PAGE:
Before presenting the list, let me detail why the Iraqi and Libyan cases are so alike, despite very different circumstances. True, Libya is smaller than Iraq, and it has been spared Iraq's problematic neighbors and its sectarian divide (Libya's population is almost all Sunni Muslims). Moreover, Libya was liberated by its own fighters (with critical NATO air support), so it is not occupied by foreign troops.
But the parallels between the two countries are striking. "Iraq has the closest experience to Libya's," says Laith Kubba, an Iraqi-born senior adviser on the Middle East for the National Endowment for Democracy. "There's the issues of tribalism, regime brutality, and the desire for revenge. And there is the fact that so long as [Libyan leader Moammar] Gadhafi and his sons are free, they have the resources with which they can make trouble."
Equally important, decades of despotic rule deprived Iraqis and Libyans of any experience with political compromise, or civic action. Politics was a zero-sum game, where winners took all and killed or tortured their opponents.
"Compromise?" asks Kubba. "It's not in the culture." This inability to trust has paralyzed Iraq's parliament; it will make it hard for a new Libyan government to succeed.
Given these hurdles, what Iraq lessons should the Libyans take to heart?
First, get the lights on in Libyan cities and towns and the looting will stop really quickly. The post-invasion chaos in Baghdad soured popular optimism very fast and encouraged troublemakers; lack of power in 100-degree heat infuriated the public. The Libyan transitional government should do whatever it takes - with international help - to avoid those early comparisons with Iraq.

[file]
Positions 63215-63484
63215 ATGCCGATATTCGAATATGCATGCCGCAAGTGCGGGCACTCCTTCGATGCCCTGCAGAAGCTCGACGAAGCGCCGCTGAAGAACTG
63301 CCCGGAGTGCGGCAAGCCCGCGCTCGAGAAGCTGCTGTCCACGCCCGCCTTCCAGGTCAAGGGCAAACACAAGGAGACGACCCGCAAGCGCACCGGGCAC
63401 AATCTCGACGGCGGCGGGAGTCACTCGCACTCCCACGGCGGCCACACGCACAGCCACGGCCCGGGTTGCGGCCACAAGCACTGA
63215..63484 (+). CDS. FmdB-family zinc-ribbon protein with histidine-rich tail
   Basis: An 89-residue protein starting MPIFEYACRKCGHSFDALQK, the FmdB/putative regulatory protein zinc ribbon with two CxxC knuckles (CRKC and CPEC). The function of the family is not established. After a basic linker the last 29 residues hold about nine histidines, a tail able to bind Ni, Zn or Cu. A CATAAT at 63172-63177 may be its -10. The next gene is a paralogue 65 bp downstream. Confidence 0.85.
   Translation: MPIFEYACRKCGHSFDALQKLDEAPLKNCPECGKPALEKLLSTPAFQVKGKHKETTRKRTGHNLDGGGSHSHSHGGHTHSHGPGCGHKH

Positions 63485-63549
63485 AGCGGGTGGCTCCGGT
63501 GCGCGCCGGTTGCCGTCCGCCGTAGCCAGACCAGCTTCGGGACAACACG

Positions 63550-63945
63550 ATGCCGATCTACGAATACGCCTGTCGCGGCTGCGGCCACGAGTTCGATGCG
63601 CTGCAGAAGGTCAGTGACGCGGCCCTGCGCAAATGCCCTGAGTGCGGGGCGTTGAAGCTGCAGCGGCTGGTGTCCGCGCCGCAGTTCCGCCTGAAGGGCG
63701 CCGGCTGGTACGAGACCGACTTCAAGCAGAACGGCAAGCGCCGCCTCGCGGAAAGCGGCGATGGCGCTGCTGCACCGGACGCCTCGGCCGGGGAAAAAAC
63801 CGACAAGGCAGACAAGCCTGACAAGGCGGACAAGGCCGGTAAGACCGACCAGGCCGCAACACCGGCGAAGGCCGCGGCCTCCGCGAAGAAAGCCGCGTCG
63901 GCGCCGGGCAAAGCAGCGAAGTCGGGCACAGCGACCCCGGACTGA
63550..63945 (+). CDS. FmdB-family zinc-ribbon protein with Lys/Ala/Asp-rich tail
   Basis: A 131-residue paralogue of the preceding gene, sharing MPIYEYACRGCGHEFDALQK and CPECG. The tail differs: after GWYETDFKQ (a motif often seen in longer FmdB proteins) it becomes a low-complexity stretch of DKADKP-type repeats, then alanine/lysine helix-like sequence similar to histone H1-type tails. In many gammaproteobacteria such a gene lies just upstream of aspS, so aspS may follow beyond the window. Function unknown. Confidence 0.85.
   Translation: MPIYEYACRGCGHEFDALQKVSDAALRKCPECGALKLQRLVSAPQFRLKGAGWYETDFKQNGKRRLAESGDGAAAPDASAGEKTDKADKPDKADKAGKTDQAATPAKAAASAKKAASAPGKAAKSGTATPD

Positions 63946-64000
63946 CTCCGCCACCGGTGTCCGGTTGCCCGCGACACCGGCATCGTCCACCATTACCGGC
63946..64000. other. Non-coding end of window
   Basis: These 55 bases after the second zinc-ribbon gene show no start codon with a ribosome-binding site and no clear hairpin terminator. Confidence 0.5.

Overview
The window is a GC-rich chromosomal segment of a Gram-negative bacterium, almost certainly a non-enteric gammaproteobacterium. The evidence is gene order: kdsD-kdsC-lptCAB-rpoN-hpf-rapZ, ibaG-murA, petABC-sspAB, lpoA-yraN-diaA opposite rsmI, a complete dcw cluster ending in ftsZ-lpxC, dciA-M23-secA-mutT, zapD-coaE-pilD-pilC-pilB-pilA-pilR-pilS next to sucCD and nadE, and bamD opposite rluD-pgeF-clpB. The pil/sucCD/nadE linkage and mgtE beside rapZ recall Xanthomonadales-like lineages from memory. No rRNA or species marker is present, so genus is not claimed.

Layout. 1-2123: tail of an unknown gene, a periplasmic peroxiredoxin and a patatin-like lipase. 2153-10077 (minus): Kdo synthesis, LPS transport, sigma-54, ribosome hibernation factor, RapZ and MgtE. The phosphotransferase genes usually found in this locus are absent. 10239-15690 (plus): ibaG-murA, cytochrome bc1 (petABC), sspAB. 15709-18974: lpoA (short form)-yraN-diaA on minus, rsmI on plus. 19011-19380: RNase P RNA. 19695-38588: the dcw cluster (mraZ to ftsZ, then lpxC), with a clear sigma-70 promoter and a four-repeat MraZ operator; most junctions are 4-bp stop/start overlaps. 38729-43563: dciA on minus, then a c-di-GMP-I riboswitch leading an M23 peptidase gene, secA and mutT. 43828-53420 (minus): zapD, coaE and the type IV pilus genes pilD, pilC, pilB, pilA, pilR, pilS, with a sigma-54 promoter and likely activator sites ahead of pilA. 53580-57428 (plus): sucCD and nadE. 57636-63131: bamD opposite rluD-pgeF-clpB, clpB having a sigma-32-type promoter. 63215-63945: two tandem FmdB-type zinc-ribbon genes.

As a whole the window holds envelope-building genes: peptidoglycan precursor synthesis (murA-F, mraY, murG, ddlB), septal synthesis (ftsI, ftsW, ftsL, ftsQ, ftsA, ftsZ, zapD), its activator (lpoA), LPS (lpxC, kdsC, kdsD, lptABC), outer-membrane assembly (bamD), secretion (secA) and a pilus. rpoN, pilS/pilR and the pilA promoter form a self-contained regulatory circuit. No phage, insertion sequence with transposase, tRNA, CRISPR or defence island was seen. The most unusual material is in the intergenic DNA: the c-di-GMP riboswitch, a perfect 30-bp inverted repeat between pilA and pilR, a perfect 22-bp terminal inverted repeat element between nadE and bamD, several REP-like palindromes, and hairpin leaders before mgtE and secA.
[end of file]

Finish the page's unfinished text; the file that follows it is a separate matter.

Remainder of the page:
Second, do NOT purge most members of the former ruling party as the Baghdad government did with Baath Party members. The intense de-Baathification program, backed by U.S. viceroy Paul Bremer in 2003, forced out a crucial layer of bureaucrats, academics, and technical experts whose knowledge was vital to keeping the Iraqi government going; they had been required to join the Baath Party to hold their jobs.
With its weak institutions, Libya can't afford to lose expertise in the name of vengeance. Sack top officials, yes, but not the middle layers. "You have to keep them in the government in order to avoid the struggle we had," said Firas Abdul Hadi, an engineer and one of those interviewed in the Baghdad cafe.
Third, retain as much of Gadhafi's police and army as possible, barring those from his special units and others with blood on their hands. Better to vet and retrain the rest than disband them wholesale, as Iraq did to Saddam Hussein's army, creating a security vacuum in which terrorists flourished.
Fourth, set up a governing system with a strong presidency. After their experience with Saddam, Iraqis feared to do that and created a parliamentary system with a weak, symbolic presidency. But the inept Iraqi parliament is paralyzed by sectarian rifts and lack of trust; it barely functions, leading many Iraqis to yearn for a new strongman.
Libya would be better off with a strong elected president who can make decisions; an elected parliament, as it gains experience, can act as a check.
Fifth, don't rush to privatize the state-run economy. Bush administration ideologues tried to do this in Iraq, destroying state-run factories that provided jobs to desperate Iraqis. Until Libya stabilizes and private job creation takes off, those state-run jobs are vital to keep young men employed; otherwise these youths may heed appeals from Islamists or revanchist militias, as happened in Iraq.
In sum, let's hope Libyans consult closely with smart Iraqis. "Libyans all . . . say, 'We don't want to do this like Iraq,' " says democracy expert Kubba. "My concern is whether they have the capacity to avoid Iraq's mistakes or construct an alternative."
That concern is justified, but at least Libya has a model of what not to do.
E-mail Trudy Rubin